Friday, October 8, 2010

Regulatory Malpractice

Stories like this one, which indicates that California's "landmark" diesel control law was based on a 340 percent overestimate of pollution levels by the state's Air Resources Board, makes one wonder what other costly regulations are premised on false -- or even falsified -- government data.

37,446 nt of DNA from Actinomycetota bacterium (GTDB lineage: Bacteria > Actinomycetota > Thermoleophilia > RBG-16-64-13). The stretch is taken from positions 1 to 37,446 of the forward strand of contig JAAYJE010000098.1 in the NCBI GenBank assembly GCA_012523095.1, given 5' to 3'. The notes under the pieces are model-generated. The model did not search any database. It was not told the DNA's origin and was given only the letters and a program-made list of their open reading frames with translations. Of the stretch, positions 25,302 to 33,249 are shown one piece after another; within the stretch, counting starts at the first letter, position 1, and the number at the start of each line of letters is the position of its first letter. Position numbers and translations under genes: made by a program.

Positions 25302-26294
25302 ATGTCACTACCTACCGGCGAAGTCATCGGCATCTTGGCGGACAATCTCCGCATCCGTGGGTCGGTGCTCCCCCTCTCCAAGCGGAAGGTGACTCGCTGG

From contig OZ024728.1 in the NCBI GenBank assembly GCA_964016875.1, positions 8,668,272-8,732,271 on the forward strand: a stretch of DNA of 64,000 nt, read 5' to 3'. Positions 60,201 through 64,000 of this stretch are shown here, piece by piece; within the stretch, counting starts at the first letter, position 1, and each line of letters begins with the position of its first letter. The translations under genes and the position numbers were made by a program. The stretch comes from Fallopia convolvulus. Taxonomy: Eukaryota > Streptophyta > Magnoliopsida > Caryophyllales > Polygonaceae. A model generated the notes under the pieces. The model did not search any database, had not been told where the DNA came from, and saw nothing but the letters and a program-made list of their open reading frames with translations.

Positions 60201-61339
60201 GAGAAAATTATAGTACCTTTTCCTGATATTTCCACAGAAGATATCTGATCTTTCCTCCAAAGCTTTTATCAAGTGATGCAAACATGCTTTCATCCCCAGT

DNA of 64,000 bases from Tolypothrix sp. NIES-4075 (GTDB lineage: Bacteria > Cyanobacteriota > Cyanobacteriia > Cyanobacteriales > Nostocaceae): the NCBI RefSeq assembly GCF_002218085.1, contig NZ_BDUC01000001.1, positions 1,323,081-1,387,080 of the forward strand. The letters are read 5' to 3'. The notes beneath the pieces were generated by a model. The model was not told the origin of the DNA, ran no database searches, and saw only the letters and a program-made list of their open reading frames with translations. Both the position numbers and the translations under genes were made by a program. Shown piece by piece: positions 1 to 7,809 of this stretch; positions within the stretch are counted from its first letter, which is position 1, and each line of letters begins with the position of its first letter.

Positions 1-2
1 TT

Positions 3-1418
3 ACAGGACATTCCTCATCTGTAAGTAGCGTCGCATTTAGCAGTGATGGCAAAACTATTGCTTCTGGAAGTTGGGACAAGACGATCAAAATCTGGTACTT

The government is conveniently immune from the sorts of malpractice claims that can be brought against private individuals and entities, meaning it can walk away from such costly debacles embarrassed (perhaps) but unscathed. And that's an injustice that needs addressing. It's time to change the rules so that injured parties and average citizens can hold the government liable in such cases of regulatory malpractice. That might help make the reflex-regulators a lot more careful about getting the science right before they begin recklessly imposing new rules.

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